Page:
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Electric vehicle manufacturer Arcimoto abruptly removed CEO Mark Frohnmayer on Aug. 12, promoting another executive to run the company on an interim basis.
Arcimoto, based in Eugene, Ore., didn’t explain the rationale for the sudden change, but the company’s stock is severely depressed and it has been struggling for months against supply chain shortages. Shares fell another 6% in early trading Aug. 12.
Frohnmayer is the company’s largest shareholder. He remains chairman and will have a new executive role as “chief vision officer,” focused on “key technology development programs for the future of sustainable mobility.”
We’re Arcimoto, and we build rides...for a reason. We created the FUV for everyday drivers, the Deliverator for local and last mile delivery, the Rapid Responder for emergency and security services, and the Roadster because it's awesome. $fuv https://t.co/YrFLckaxOx— Arcimoto (@arcimoto) July 28, 2021
The interim CEO is Jesse Fittipaldi, who joined Arcimoto in 2015 and has been chief strategy officer since 2020.
“We endeavor to continue the vision set forth by our founder Mark Frohnmayer, who built Arcimoto from the ground up, starting with a napkin sketch and a dream to build the right tool for the job of daily driving,” Fittipaldi said in a written statement.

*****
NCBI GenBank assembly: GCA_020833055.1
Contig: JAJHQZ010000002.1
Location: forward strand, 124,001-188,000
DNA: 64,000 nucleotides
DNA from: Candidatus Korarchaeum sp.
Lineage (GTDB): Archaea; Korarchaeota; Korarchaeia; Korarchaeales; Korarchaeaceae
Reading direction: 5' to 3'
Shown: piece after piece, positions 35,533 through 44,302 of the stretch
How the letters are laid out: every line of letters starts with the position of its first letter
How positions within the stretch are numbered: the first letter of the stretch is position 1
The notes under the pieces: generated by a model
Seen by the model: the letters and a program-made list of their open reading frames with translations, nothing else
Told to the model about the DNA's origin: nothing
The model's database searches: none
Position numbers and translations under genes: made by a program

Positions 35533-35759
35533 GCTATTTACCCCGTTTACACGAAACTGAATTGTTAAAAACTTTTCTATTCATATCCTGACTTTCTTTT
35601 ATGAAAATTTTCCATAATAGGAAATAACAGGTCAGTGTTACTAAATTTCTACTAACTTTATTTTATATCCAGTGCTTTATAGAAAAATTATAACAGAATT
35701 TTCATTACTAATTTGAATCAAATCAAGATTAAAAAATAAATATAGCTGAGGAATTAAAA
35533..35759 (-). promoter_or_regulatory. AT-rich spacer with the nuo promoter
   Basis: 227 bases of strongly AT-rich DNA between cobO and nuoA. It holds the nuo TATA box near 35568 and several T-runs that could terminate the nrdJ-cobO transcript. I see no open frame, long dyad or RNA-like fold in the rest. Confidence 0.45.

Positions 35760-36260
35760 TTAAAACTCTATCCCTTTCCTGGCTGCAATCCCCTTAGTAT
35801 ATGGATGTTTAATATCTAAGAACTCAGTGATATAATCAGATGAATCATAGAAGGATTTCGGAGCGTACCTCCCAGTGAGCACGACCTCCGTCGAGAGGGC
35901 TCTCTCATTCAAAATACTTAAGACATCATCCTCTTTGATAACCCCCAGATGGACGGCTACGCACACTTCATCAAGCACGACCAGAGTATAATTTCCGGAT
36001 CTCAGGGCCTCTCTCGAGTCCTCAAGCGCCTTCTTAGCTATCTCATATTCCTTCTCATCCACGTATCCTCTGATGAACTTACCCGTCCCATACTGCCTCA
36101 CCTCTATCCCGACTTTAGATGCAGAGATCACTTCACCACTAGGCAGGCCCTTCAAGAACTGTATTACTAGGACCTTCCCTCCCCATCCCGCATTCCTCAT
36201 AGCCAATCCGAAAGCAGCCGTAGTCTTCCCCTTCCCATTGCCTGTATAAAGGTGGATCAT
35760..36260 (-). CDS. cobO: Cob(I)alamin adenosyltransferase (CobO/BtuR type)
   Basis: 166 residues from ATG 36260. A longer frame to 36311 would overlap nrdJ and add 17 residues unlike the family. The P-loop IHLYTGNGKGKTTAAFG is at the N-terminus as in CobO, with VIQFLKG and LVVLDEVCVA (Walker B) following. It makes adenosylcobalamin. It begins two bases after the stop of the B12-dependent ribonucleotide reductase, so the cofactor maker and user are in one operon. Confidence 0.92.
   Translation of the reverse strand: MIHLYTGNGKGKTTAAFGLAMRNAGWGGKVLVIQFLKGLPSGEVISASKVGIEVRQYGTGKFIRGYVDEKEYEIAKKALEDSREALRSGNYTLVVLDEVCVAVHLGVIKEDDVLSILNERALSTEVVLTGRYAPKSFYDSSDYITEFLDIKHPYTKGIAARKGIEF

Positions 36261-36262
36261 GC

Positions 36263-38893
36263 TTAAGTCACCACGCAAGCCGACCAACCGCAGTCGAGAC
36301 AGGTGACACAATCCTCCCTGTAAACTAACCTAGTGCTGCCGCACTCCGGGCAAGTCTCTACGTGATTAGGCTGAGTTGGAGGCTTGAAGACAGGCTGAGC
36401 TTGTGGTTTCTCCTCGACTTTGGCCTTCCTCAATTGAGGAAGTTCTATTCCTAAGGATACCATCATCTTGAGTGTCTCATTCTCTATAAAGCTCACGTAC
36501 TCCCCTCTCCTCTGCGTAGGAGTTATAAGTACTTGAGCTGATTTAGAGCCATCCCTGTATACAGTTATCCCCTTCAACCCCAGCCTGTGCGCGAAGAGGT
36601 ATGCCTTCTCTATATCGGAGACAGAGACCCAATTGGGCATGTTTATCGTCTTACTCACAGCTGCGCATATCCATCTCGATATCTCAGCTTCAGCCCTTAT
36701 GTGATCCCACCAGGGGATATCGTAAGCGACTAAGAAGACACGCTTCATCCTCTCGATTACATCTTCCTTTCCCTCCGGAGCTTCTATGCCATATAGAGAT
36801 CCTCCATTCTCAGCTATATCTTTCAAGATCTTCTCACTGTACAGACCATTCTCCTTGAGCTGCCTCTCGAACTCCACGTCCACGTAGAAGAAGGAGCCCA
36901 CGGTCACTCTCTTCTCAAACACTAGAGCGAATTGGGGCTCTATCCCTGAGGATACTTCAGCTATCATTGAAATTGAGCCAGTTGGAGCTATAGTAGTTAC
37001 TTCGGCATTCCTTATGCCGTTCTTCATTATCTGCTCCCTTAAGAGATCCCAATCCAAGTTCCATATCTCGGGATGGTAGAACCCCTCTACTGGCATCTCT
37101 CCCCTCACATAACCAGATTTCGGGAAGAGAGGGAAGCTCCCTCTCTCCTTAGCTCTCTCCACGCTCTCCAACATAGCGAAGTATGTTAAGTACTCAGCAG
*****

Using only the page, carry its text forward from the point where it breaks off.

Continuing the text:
Arcimoto did not say how long it expects Fittipaldi to serve as interim CEO or what kind of search the company plans to undertake to find a permanent CEO. Frohnmayer said he will focus on “articulating the long-term vision of the company through key partnerships and future product and technology initiatives.”
Arcimoto makes quirky, three-wheel electric vehicles that it hopes could find a niche in the emerging market for clean, alternative transportation. The startup made the unusual decision to hold a public stock offering in 2017, even though it was a tiny business with very little track record for investors to judge.
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For a time, the gamble seemed to pay off. Shares soared as high as $36 last year amid investor enthusiasm for electric vehicles and a social media endorsement from a prominent electric vehicle investor.
Soon, though, Arcimoto was under attack from short sellers who were betting the stock would fall. A lawsuit alleged Arcimoto had misled its investors about its business prospects.
Meanwhile, pandemic-related supply chain problems and other issues disrupted Arcimoto’s manufacturing plans and the company missed its vehicle delivery targets.
Frohnmayer owned nearly 20% of Arcimoto’s shares in June, when the company issued its annual proxy statement.